It’s been an incredibly sad week for Galway – last weekend alone 5 people died by suicide, and so far this year the number for the county is 22. That’s 22 people who should have been helped, 22 families pulled apart who will be living with a terrible legacy for generations. Last year there were 31 deaths by suicide for the entire year. It’s still 31 too many, but what kind of figures are we looking at this year?? Suicide is reaching epidemic proportions, and yet nothing is being done.

A couple of stories have appeared today about the state of the psychiatric unit at Galway University Hospital, apparently staff have complained about under resourcing, over crowding, lack of facilities and extreme stress. This isn’t new. I spent five weeks there last year and I could see all of that. I could see it in the nurses who didn’t have time to talk, the lack of any form of therapy for patients, be that individual or group, the single psychologist who was covering the entire unit, both in and out patients, the length of waiting times for appointments, the lack of follow up in the community after I was discharged, the inconsistency…………..none of it was acceptable, none of it. A few weeks ago I wrote an open letter to the HSE about all of this, needless to say it never got a response. So I’m trying again.

There is a huge push on this month to get people talking about mental health. It’s wonderful to see, and badly needed. But it’s not enough. It’s barely the tip of the iceberg. See Change with their green ribbon campaign are doing incredible work to break down the stigma around mental illness. They want people to just have a conversation, admit that they might not be feeling ok, know that it’s ok to ask for help. But here’s the kicker – what about when someone finally realises they’re not ok and finally takes the step of asking for help, what happens then? Well then we’re into a whole other world of problems.

Some people, myself included, are lucky. I have a lot of awareness about mental illness, and over the years have built up a good support network. I know where to go when things get difficult. I know who to talk to. But let me make something really clear – it is still incredibly difficult to ask for help when it comes to mental illness. I cannot emphasise this enough. It’s difficult for me, with years of therapy, lots of support and a very health relationship with my GP. It’s difficult for me, someone who has been in the system of psychiatric care for over two years now. If things get bad for me between appointments with my psychiatrist, or rather, with her ever changing team, there is no quick fix. I’m a public patient, I don’t get to just ring up and make an appointment. So together with my partner, my GP and my therapist I muddle through until such a time as I do get to see her, or her team. Managing my mental health is an on-going challenge, and will continue to be so.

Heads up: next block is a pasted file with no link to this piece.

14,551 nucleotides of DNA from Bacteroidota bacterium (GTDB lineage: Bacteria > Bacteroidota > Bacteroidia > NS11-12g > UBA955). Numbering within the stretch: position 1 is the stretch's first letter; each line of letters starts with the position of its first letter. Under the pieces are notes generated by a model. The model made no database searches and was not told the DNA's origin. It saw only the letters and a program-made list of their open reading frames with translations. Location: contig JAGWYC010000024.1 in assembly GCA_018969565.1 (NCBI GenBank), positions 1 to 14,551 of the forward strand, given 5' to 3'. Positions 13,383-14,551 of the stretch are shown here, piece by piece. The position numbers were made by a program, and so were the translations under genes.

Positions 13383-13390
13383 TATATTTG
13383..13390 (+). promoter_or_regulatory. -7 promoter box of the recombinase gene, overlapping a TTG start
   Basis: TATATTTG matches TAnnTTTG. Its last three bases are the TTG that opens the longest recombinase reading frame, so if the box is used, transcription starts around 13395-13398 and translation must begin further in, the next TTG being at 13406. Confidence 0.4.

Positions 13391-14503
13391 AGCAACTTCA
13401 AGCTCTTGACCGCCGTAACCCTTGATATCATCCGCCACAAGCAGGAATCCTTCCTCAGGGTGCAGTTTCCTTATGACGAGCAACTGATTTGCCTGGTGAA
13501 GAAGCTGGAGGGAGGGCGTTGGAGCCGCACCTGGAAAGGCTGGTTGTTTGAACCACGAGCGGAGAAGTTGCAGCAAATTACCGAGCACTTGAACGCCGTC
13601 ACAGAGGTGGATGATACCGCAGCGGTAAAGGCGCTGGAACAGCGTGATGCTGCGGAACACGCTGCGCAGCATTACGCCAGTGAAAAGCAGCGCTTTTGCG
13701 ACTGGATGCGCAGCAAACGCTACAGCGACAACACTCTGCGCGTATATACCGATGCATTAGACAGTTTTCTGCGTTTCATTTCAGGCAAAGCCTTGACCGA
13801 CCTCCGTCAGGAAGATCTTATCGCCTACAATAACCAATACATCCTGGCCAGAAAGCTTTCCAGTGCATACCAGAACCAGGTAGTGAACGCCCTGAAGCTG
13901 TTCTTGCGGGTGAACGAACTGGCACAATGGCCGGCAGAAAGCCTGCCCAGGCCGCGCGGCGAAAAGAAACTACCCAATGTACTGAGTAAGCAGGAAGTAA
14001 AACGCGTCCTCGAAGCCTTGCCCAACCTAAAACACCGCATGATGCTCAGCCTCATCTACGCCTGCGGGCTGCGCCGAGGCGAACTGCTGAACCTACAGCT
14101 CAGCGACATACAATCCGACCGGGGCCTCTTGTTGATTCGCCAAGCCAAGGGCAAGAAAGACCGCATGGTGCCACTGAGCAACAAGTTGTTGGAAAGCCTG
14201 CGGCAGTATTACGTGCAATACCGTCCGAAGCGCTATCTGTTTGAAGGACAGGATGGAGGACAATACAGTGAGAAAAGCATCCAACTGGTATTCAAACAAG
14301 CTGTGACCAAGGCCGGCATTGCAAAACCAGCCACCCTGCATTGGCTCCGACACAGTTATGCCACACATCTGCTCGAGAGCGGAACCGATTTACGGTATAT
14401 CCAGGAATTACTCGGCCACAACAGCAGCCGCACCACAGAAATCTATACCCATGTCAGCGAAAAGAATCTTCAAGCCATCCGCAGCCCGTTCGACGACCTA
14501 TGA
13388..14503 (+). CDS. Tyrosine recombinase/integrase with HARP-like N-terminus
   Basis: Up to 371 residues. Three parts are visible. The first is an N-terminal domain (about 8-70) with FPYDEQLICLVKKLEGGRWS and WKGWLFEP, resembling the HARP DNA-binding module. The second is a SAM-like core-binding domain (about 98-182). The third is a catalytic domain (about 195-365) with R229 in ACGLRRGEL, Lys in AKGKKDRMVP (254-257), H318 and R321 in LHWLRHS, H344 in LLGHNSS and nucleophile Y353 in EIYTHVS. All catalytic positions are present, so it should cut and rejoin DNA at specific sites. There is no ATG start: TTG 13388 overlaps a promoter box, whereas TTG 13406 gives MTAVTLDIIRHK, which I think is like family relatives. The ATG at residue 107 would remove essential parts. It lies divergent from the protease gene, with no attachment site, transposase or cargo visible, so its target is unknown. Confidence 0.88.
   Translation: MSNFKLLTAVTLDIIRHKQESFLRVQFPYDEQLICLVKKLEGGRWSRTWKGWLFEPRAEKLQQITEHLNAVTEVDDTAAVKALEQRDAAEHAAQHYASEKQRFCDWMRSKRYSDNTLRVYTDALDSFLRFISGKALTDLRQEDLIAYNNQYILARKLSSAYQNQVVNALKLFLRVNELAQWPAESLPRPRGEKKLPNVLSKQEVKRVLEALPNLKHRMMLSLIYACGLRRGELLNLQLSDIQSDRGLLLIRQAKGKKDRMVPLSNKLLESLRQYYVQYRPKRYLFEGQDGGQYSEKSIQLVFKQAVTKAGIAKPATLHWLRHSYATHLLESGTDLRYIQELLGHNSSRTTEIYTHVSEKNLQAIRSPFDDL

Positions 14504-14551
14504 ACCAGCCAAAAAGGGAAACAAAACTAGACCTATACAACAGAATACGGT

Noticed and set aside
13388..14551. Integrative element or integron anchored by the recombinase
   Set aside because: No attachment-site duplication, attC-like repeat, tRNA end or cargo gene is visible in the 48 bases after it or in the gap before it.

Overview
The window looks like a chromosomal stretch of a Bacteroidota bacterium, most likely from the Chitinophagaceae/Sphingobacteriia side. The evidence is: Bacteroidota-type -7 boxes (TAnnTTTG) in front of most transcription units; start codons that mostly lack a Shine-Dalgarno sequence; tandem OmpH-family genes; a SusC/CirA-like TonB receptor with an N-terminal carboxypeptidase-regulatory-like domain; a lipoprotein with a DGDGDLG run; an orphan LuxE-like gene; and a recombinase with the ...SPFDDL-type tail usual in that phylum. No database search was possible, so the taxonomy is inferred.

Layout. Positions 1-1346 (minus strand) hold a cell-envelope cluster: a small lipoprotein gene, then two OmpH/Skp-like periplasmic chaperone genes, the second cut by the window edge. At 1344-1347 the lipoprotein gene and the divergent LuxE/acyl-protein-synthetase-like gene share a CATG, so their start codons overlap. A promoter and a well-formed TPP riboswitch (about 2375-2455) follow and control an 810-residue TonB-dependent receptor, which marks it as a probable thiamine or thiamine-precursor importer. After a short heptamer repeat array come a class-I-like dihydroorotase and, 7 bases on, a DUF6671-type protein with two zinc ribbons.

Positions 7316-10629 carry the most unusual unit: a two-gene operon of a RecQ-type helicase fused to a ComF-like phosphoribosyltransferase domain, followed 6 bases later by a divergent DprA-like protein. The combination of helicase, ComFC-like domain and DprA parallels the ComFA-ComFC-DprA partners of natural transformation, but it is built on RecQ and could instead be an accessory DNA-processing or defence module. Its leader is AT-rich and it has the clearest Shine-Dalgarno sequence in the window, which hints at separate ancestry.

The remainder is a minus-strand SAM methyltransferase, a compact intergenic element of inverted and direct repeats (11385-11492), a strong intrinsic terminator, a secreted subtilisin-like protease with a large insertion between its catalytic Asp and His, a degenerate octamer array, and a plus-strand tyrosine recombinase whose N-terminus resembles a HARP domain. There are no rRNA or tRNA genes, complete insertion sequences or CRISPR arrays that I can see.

We need so much more than people simply talking about mental health. It’s a start, it’s a fantastic start. But what we need even more now is people who are in a position to do something about it to start listening now that people are talking. We need resources to be put back in where they are so desperately needed. No one should be left waiting for months on end to even have an assessment prior to treatment, and then lefting waiting for months again for even one follow up appointment. Community care is absolutely vital, both to keep people out of hospital in the first place, and to help them re-adapt when they come home. Everyone who experiences problems with their mental health need access to talking therapies, not just medication. And those who are living with and looking after people experiencing mental health problems need support in their role as carers.

It’s a huge problem, and it’s getting worse. I’ve said it before. Mental illness is real, and and when severe, can be every bit as life threatening as serious physical illness. It can convince the mind that suicide is the only option. Mental illness can, and does, kill. Too many people have died. It has to stop.

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